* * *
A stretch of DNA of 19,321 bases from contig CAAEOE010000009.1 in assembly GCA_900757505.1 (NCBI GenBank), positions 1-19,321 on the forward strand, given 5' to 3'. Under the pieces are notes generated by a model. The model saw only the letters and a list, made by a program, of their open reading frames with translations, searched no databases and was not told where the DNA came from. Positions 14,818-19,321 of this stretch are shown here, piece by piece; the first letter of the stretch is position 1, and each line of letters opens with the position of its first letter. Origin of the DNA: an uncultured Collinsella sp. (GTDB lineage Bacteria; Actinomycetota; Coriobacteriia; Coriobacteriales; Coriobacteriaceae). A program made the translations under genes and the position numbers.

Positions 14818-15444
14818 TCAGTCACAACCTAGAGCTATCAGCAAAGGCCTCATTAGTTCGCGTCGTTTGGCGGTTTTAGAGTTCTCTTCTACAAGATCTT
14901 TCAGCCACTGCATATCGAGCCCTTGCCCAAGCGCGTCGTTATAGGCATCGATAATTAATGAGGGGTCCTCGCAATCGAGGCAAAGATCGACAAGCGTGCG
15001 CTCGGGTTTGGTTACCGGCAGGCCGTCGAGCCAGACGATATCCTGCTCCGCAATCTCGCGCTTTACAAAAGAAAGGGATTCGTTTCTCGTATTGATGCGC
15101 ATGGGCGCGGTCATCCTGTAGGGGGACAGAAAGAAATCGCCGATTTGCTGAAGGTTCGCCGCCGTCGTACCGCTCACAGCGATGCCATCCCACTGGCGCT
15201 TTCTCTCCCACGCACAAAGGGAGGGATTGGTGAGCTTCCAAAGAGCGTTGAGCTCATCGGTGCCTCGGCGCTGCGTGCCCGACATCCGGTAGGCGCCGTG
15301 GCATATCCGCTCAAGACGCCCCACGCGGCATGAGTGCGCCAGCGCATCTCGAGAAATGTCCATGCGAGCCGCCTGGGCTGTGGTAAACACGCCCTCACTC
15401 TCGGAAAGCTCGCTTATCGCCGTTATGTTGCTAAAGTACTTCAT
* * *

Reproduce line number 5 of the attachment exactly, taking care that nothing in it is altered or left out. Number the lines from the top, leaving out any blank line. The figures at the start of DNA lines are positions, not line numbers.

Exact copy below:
15001 CTCGGGTTTGGTTACCGGCAGGCCGTCGAGCCAGACGATATCCTGCTCCGCAATCTCGCGCTTTACAAAAGAAAGGGATTCGTTTCTCGTATTGATGCGC